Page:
call us toll free:

Monday - Friday from 9:00 am to 5:00 pm

IRS Increases Tax Audits!

The highly targeted and most commonly audited taxpayers earn in excess of $10 million and the IRS audited 30% of taxpayers within this income bracket in 2011. This was an 18% increase from the previous year. As a result, many high income earners have reasons to be concerned about the possibility of an IRS audit.

Other taxpayers who are likely to get audited were those who made between $5 and $10 million in 2011. An increase was also recorded among taxpayers who earned between $1 million and $5 million (there were 12% as opposed to the 6.7% that faced auditors the previous year).

Also, 5.4% of the $500,000-$1 million earners were audited, increasing from 3.4% in 2010. Despite the increase in audit cases, these figures are still low. According to the IRS, 1.1% of individual tax returns are targeted by the IRS with the high income earner targeted most.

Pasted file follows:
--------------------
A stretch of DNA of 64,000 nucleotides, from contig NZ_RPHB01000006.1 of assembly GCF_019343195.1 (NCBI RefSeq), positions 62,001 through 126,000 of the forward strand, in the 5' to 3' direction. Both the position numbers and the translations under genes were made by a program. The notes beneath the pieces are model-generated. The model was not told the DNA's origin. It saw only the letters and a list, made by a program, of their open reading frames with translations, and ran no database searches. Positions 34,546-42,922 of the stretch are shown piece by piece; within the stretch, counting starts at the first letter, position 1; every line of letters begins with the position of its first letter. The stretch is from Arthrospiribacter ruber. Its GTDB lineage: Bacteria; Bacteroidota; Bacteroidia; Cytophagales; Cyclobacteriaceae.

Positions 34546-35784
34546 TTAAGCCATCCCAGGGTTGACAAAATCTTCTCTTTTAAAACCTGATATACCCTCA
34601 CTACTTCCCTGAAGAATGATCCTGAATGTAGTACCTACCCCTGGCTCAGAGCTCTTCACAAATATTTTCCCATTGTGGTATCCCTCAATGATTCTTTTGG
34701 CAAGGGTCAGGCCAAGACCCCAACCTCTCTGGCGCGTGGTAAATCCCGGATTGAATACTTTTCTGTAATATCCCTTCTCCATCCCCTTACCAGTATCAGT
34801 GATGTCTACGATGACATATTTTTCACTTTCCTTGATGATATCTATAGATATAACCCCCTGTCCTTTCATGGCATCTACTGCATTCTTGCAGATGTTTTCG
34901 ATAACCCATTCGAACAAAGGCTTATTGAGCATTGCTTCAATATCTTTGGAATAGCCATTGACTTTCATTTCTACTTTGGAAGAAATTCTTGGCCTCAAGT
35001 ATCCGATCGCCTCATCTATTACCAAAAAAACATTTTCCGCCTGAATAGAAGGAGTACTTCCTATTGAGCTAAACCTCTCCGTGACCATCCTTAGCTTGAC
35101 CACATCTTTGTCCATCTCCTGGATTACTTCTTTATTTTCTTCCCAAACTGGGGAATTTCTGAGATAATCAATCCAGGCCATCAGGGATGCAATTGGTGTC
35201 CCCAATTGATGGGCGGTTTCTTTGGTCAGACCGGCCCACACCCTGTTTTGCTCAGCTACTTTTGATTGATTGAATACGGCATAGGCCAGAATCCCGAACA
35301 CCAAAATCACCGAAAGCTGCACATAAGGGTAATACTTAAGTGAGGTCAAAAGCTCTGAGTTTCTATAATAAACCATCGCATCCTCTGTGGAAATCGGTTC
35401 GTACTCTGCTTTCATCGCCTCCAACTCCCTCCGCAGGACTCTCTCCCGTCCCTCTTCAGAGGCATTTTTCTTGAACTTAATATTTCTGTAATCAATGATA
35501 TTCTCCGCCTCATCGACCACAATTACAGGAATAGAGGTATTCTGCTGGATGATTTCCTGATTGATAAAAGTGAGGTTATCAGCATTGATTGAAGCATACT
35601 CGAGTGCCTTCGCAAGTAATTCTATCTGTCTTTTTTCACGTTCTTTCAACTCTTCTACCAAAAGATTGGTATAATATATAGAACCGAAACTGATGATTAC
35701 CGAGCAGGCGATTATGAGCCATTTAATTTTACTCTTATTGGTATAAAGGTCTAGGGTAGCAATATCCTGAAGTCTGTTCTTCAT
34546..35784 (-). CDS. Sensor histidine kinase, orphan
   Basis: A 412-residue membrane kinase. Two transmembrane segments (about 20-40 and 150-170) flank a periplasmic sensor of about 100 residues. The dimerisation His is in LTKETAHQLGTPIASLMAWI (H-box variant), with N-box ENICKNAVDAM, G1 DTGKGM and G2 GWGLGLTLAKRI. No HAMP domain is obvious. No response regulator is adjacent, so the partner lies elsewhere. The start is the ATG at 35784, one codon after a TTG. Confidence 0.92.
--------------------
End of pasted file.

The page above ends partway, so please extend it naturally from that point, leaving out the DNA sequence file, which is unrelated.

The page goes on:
The listed statistics are not to be confused with the IRS Global High Wealth Industry Group. This Group was launched in 2009 and focuses mostly on assets as opposed to incomes. Taxpayers are likely to be scrutinized if they own assets worth $10 million or more. Auditors may first focus on the conventional Form 1040 but gradually mirror on excise taxes, gift transfers, and charitable donations-related issues.

The IRS employs a meticulous approach when auditing high income earners. They don’t leave any stone unturned, as they spread and even review family companies and gifts amongst others. To boost chances of spotting and successfully auditing large and more advanced business enterprises and individuals, the IRS uses some of the most experianced auditors, who will demand for documentation for almost everything owned, plus incomes and expenditures. It is therefore, important  that you keep your receipts and tax related documentation.

Need to review your Tax Planning? 

Contact the Tax Lawyers at Marini & Associates, P.A. for a FREETax Consultation at or or Toll Free at 888-8TaxAid (888 882-9243).


Read more at: Tax Times blog

Comments are closed.